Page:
[Mageia-dev] Backports policy clarification (and discussion)
andre999mga at laposte.net
Wed Jun 13 01:48:06 CEST 2012
nicolas vigier a écrit :
> On Tue, 12 Jun 2012, andre999 wrote:
>> nicolas vigier a écrit :
>>> On Fri, 08 Jun 2012, Samuel Verschelde wrote:
>>>> Maybe we shouldn't open backports for Mageia 1, and make sure upgrade to
>>>> Mageia 3 can take backports from Mageia 2 into account so that backports to
>>>> Mageia 2 are not stopped when Mageia 3 is released. Then we'll be safe.
>>> I think we cannot have both :
>>> - backports with higher version than in next stable release
>>> - easy upgrade to next stable release
>> Why not ?
>> We would have to ensure that the version of the backport is less than or
>> equal to the version of the package (backport or not) in the next stable
>> release. We just have to follow the versioning policy of updates c.f.
>> Cauldron, i.e. an update always has a version less than cauldron. (Which
>> allows for adding updates without changing the version of the next
> We are talking about backports, not updates, so we don't care about
> versionning policy of updates.
OK. I was just suggesting that we use the same approach.
> And backports can have higher version
> than 'release' repository of next version, that's what this thread is
I'm suggesting that in those cases where the version of the backport is
higher than the corresponding package of the next release, we ensure
that the backport will continue to function in the next version. As I
see it, this entails primarily that the dependancies will be available.
We can assume that the dependancies are satisfied where the backport is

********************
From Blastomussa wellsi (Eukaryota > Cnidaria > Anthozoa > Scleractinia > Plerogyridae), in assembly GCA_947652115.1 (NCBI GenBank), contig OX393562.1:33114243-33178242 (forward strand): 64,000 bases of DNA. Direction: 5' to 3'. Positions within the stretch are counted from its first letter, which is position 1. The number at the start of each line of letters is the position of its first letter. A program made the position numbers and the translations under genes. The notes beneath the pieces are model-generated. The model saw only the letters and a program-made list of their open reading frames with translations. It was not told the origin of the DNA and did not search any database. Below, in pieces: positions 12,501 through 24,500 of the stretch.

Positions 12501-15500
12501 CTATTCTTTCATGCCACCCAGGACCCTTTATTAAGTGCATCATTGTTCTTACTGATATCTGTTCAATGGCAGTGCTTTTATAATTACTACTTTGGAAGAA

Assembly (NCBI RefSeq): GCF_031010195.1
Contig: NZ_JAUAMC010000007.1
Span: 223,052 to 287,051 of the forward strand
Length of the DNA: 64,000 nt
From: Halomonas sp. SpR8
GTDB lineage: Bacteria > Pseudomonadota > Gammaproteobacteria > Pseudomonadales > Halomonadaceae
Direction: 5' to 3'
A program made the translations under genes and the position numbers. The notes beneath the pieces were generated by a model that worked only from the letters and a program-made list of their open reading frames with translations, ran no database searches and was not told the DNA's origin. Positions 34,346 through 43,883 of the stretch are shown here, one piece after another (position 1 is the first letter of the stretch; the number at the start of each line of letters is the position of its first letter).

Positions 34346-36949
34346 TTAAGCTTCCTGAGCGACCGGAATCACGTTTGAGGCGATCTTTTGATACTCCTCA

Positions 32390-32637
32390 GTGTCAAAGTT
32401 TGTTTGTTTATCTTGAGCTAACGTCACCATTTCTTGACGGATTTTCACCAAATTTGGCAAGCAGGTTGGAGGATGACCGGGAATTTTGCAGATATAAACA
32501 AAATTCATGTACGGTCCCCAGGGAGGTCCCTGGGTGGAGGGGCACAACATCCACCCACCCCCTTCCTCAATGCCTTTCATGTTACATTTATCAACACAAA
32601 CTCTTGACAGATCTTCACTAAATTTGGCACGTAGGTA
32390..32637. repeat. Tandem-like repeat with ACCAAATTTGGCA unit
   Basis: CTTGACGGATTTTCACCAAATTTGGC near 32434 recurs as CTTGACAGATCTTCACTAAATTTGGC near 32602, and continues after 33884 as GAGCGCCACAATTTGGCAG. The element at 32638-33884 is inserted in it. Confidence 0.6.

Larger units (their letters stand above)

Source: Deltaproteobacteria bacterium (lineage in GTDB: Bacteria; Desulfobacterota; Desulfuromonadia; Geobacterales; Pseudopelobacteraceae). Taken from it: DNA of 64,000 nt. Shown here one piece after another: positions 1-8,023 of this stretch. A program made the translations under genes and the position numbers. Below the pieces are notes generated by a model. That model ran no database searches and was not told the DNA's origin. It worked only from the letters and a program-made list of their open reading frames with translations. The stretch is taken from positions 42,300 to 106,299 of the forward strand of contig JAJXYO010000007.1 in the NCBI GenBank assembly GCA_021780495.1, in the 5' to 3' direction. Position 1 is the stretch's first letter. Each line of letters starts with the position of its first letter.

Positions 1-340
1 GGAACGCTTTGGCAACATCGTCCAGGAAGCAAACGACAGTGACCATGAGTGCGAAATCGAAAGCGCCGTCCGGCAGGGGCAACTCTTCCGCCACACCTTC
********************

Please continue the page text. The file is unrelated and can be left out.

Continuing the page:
initially installed. Given this, if these dependancies (or an update of
these dependancies) will function in next higher release, then I would
say that these conditions would be met, and the backport will continue
to function. Thus we can ensure, by establishing the appropriate
policies, that backports can continue to function with release updates.
Of course that will mean that in certain cases this won't be possible,
and I would suggest that in those few cases the backport be denied.
Cases such as a dependancy being obsoleted by a package that doesn't
provide all the functions needed by the backport. Not a very common
We already have restrictions on backports, so I don't see this as a big
liability in exchange for reliable release updates.
It is possible that this problem could be solved by creating a backport
for the next stable release, in which case to do the backport for
release N-1 we would have to first create a backport for release N.
This assumes that during or after the update to the new release, one
does a regular update, and that the update will automatically present
backports which apply to already installed backports, even if the
backport repo is closed.
Obviously requiring a certain fine-tuning of the tools.
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